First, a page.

8 financial mistakes you want to avoid

Posted at 08/16/14 2:34 PM

(Editor's note: This article was written by iMoney as part of a content partnership arrangement with ABS-CBNnews.com.)

MANILA, Philippines - Financial security depends on crucial decisions that you make through the years. From the degree you take in college to the job opportunity that presents itself because of your background and education, the choices you make can have a profound impact on your financial security.

But what are the most common financial blunders that you could commit? There are many money mistakes that Filipinos normally practice but are unaware of. These little things, when ignored, can build up and haunt you for years to come.

1. Using your credit card

A credit card is a handy tool that anyone can use for everyday transactions. Using it is also necessary if you want to build your credit score. It can give you the freedom to purchase things, but if you let your spending go out of control, it can send you into a crippling spiral of debt.

So before you use your credit card, make sure you’ve considered all of your needs and wants. Aside from this, you also need to understand the basics of paying for your credit card bill. Always pay on time and more than the minimum to avoid incurring even more fees, and always think of a credit card purchase as a loan to pay later.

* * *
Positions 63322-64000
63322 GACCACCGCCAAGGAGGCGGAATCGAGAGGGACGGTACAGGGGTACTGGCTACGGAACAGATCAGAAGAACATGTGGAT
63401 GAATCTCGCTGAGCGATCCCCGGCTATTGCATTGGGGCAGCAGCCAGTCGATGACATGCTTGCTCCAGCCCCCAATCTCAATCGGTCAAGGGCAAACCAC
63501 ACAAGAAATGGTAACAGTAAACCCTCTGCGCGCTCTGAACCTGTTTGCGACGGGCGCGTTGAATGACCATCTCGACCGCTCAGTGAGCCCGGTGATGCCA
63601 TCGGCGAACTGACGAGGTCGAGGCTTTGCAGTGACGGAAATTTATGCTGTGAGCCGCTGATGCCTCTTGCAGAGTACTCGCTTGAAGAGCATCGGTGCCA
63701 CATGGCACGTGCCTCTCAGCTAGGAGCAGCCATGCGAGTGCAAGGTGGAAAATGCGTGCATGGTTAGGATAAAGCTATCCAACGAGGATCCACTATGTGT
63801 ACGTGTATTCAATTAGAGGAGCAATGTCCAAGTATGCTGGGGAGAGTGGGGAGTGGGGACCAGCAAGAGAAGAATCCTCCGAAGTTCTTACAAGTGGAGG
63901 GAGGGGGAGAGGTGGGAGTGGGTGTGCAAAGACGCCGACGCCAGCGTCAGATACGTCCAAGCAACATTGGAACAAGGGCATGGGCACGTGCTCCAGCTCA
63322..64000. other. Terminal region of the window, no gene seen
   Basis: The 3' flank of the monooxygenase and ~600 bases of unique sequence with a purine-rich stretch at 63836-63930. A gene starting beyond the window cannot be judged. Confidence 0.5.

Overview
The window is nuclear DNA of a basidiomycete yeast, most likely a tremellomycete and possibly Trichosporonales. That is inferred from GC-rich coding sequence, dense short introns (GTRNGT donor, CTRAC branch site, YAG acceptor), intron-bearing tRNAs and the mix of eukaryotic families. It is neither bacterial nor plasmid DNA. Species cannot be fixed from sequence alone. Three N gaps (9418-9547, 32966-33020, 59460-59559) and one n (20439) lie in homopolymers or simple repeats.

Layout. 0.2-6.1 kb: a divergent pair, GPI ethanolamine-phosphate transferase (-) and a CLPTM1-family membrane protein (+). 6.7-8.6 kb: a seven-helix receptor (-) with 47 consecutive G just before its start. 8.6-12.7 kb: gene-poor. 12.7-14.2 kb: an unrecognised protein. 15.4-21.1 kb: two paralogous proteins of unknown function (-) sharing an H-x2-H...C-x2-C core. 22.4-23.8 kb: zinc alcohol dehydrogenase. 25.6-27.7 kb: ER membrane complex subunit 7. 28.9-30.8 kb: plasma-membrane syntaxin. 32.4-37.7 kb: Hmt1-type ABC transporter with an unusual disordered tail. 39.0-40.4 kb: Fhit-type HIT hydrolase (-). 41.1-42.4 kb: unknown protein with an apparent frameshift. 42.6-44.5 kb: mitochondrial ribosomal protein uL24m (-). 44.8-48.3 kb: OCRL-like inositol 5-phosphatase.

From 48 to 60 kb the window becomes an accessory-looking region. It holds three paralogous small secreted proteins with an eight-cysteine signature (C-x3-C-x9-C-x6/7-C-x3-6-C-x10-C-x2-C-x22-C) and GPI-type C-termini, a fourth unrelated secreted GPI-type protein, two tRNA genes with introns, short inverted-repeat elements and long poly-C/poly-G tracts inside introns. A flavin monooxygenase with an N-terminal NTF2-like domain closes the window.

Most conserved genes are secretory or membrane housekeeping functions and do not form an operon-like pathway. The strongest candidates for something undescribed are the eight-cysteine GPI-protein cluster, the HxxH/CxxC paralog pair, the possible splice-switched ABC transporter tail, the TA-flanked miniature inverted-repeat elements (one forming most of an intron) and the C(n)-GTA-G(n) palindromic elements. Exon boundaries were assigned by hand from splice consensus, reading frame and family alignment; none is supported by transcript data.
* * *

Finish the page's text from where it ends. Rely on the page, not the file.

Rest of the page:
Also, learn everything you can about your credit card. How much interest will you be charged per month? What are the penalties for late payments? Are there annual fees? The key is learning about the specifics of the credit card and being responsible in paying it on time.

2. Allowing friends/relatives to borrow money

Helping friends and relatives when they’re in need is a strong trait of the Filipino culture. But when the help they need is financial, you should step back and consider the circumstances. Filipinos tend to have difficulty saying no to most requests of relatives and friends. This includes financial requests. Even if they don’t have enough funds, they still tend to help relatives looking for financial assistance. The sad reality is that there are instances when you don’t get paid back.